Each week we bring you our picks for the best shows of the next seven days! To submit your show for consideration, click here. All events subject to change; check with the venue for the most up-to-date information.
VIA PARADIGM TALENT AGENCY
José González will perform at the Pageant on Friday, August 30.
Other People Final Show
8 p.m. Friday, August 30. Off Broadway, 3509 Lemp Avenue. Free. 314-773-3363.
Breaking up is hard to do, we’re told, and most of us have enough experience to verify that little bon mot. So it’s with a little sadness that Other People, the earnest and raggedy indie rock trio, says farewell with this weekend’s show. The band has gone through a few transitions over the years, but the center of the group is built around the work of guitarist Bob McMahon (an intermittent RFT
contributor) and pianist Jeremy Goldmeier. At times, that meant Other People felt like two different bands, but both singers subscribe to the idea that rock & roll bliss is produced by the union of tuneful constructions and propelling rhythms. As a parting gift, the band is using its swan song to release its last album, the fittingly titled Farewell to the Golden Age of Blog Rock
. If there’s any justice, Tiny Mix Tapes or Largehearted Boy will give them some love.
Super? Fun? Yes, Yes:
Superfun Yeah Yeah Rocketship, the indefatigable pop-rock explosion from the minds of Corey Goodman and Christopher Eilers, opens the show.
8 p.m. Friday, August 30. The Pageant, 6161 Delmar Blvd. $35 to $40. 314-726-6161.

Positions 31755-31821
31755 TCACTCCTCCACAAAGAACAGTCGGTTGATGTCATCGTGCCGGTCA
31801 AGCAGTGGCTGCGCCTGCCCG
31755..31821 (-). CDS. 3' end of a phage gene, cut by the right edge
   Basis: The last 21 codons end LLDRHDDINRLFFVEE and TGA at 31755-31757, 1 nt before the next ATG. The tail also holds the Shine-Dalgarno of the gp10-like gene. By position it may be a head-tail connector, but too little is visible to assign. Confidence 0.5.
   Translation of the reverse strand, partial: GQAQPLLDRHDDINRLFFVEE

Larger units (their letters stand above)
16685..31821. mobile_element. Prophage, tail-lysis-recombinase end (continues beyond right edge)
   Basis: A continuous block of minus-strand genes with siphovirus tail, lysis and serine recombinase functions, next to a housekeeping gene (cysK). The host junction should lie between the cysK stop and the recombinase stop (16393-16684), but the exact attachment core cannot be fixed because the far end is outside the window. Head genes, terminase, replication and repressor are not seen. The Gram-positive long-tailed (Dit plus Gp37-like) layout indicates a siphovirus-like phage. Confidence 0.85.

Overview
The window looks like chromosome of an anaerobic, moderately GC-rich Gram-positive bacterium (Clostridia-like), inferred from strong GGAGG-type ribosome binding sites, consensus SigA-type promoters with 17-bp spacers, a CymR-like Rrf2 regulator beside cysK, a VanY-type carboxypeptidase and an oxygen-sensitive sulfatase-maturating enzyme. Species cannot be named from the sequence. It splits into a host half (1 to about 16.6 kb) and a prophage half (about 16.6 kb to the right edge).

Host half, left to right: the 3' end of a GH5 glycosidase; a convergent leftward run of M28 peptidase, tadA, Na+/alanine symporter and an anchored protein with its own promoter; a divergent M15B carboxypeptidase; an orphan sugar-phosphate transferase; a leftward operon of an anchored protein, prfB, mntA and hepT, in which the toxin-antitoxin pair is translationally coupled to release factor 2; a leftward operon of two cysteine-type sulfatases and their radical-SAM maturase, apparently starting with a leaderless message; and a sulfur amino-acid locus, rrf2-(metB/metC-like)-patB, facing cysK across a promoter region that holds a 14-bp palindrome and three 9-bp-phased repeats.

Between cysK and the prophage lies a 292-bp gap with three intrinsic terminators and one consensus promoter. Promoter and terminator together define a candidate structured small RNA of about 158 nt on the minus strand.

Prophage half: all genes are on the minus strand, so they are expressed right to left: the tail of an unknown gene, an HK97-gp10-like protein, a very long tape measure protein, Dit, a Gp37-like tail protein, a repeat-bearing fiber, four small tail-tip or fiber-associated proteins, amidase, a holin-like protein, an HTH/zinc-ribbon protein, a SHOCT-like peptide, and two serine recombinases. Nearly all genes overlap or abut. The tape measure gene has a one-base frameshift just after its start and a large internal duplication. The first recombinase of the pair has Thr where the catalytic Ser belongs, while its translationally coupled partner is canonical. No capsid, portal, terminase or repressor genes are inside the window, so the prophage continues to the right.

As a recording artist, José González has never been prolific. His disinterest in the music industrial complex and its star-making machinery owes as much to his temperament as the gossamer soul of his trenchantly acoustic music. But while his last album of new material is four years behind him, the quietly experimental Swedish guitarist and songwriter hasn’t been dormant. In recent years, he has worked with the Göteborg String Theory, an avant-garde classic ensemble, and the fruit of that collaboration, documented on this year’s Live in Europe
album, is stunning and expansive, even as it focuses on his most well-traveled songs. With his deep, recondite voice and haunting, gnomic lyricism, González’s journey may just be beginning.
Performing under the name Bedouine, Syrian-American (born to Armenian parents) Azniv Korkejian sings with a rapt, whispering warmth that suggests González’s own delivery. But her voice, and her opening set, will surely convince you that her sound is her own.
Hank von Hell
8 p.m. Monday, September 2. Fubar, 3108 Locust Street. $20. 314-289-9050.
Norway’s Turbonegro, the world’s premier purveyor of the genre known as deathpunk, just hasn’t been the same since singer Hank von Hell left the band in 2010. His irreverent lyrics and wild antics simply can’t be replicated — not that the new guy isn’t trying his best. Luckily though, while von Hell may have left his former band behind, he’s not walked away from making music in the same spirited fashion that made him (in)famous. Last year’s Egomania
, his debut solo album, is unmistakably on-brand, and assuredly enough to keep the Turbojugend of the world pumping their fists and singing about asses.
New York’s Overdose, obvious worshipers of Motorhead, will open the show, making this a night of pure, unadulterated rock & roll.
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